Christmas is a stunning time of year to visit Europe. Think local festivals, Christmas markets, and mulled wine. Italy during Christmastime is particularly special; not only do you miss out on most of the high-season crowds, but you get to experience the special atmosphere and traditions of one of the most Catholic countries on Earth.
Here's what you need to know if you plan to spend your holidays in Italy:
Plan Your Visit
Although winter is traditionally low-season in Italy, the Christmas season experiences a minor uptick in tourism. If you are traveling during this time, make your hotel reservations with time to spare and expect to pay slightly more (particularly in Rome). Many trains and buses run on reduced holiday schedules during this time, so buy tickets ahead of time and prepare to deal with packed trains.
Most museums, restaurants and tourist attractions will be closed on Christmas Day, New Year's Day, and Epiphany. Because most Italian Christmas celebrations are family-oriented, visitors may find those days exceptionally quiet. Christmas Eve will be more eventful with processions, church services, and sometimes even fireworks.
Not surprisingly, most Italian holiday traditions are rooted in the Catholic calendar. Known as natale, Christmas celebrations in Italy typically run from December 24 (Christmas Eve) to January 6 (Epiphany). Some markets and other festivities start December 8 (the Fest of Immaculate Conception).
Santa Claus, known as Babbo Natale, is present but not a popular figure in Italy. Stories instead revolve around La Befana, a witch with a broomstick who delivers presents to children on January 6, not December 25th.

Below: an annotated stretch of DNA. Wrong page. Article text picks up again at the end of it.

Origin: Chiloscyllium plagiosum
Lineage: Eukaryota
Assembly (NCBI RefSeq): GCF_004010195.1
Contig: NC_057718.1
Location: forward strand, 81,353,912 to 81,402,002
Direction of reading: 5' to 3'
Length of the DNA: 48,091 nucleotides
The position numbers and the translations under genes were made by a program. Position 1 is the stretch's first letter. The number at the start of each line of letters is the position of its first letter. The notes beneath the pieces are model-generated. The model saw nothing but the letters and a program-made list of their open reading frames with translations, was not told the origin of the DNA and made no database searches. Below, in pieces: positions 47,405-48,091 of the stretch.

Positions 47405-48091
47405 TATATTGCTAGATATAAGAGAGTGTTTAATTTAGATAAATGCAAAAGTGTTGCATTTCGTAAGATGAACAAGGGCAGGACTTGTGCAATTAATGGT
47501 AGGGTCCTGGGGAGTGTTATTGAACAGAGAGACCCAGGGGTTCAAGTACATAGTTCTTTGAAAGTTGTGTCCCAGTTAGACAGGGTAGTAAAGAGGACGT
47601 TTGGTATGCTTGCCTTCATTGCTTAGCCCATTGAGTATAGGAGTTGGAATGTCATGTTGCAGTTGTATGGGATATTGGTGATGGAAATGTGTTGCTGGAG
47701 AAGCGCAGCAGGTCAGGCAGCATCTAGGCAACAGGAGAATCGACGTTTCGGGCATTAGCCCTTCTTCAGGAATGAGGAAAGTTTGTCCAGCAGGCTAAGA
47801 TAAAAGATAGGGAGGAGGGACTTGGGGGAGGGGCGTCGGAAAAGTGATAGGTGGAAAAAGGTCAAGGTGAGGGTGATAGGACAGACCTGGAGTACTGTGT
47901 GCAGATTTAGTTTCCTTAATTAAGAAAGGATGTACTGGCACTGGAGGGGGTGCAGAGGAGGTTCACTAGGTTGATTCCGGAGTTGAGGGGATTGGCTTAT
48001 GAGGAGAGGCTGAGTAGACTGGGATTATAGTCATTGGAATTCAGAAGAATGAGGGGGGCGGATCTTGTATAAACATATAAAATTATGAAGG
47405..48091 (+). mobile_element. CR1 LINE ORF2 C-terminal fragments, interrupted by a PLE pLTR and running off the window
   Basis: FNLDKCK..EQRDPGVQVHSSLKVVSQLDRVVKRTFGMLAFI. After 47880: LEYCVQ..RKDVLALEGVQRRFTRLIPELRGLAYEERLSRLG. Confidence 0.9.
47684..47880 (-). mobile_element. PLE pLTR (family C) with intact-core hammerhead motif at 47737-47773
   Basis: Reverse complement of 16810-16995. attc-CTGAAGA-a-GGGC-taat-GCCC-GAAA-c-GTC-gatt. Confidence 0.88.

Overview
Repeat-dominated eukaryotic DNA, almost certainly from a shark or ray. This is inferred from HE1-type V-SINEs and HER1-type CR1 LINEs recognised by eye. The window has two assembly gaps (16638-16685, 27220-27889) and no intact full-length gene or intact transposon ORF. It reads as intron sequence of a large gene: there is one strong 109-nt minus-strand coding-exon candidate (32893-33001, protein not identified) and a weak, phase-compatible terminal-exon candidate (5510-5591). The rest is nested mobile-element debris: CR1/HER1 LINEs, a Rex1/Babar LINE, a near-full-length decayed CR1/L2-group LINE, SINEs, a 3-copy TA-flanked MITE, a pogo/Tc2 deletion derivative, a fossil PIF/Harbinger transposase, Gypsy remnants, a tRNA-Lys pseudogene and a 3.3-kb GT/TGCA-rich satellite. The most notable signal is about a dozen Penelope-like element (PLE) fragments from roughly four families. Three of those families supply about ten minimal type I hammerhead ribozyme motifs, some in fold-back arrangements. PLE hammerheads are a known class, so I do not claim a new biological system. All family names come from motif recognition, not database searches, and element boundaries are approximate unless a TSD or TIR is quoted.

Another popular tradition is the presepi, nativity scenes, which are displayed everywhere during the Christmas season. Many of the scenes are elaborate and handmade from local materials, like blown-glass in the artisan city of Murano.
Where to Go
Rome is the most obvious and popular Christmas destination, in large part for its proximity to Vatican City. Thousands flock to Saint Peter's Square on Christmas Eve to watch the Pope deliver his special Midnight Mass. Don't expect to get too close, however the service is shown on giant video screens so all can participate.
Also of interest in Rome: the enormous Christmas Market in Piazza Navona, nativity scenes in the city's many churches, ice skating near Castel Sant'Angelo, and Christmas tree photo opportunities in front of all the major monuments.
Venice, Milan, and Florence are festive during Christmas, if a bit damp, foggy and chilly. Some hot mulled wine will take the chill away as you browse a bustling Christmas market. There is also the opportunity to attend Midnight Mass in Florence's enormous Duomo or Saint Mark's Basilica in Venice.
For a more unique local experience, head further north or south. Sicily has mild weather and a plethora of local customs including nativity re-enactment and Christmas Eve bonfires. The Germanic regions up north have a unique set of alpine traditions, which include skiing down the mountains while setting off flares at midnight on Christmas Eve.
What to Eat
It is not surprising that a heavily food-centered culture like Italy would have plenty of season-specific treats to try.
There are a variety of special cookies and breads only baked during Christmas. These usually vary by region but some popular sweets include pannetone, a heavy circular loaf stuffed with raisins and candied fruit and panpepate a rich, spicy gingerbread cake. Italian Christmas cookies include struffoli, pizzelle, biscotti, and chestnut tortelli.
On Christmas Eve the tradition is to abstain from meat. Usually this means eating lean, but some Italians instead take the opportunity to indulge on fish, and the Feast of Seven Fishes is a common, although not ubiquitous, practice. On Christmas Day Italians feast on an opulent mid-day meal that might include baked pasta, turkey, and more.
Where would you base your Christmas season exploration of Italy?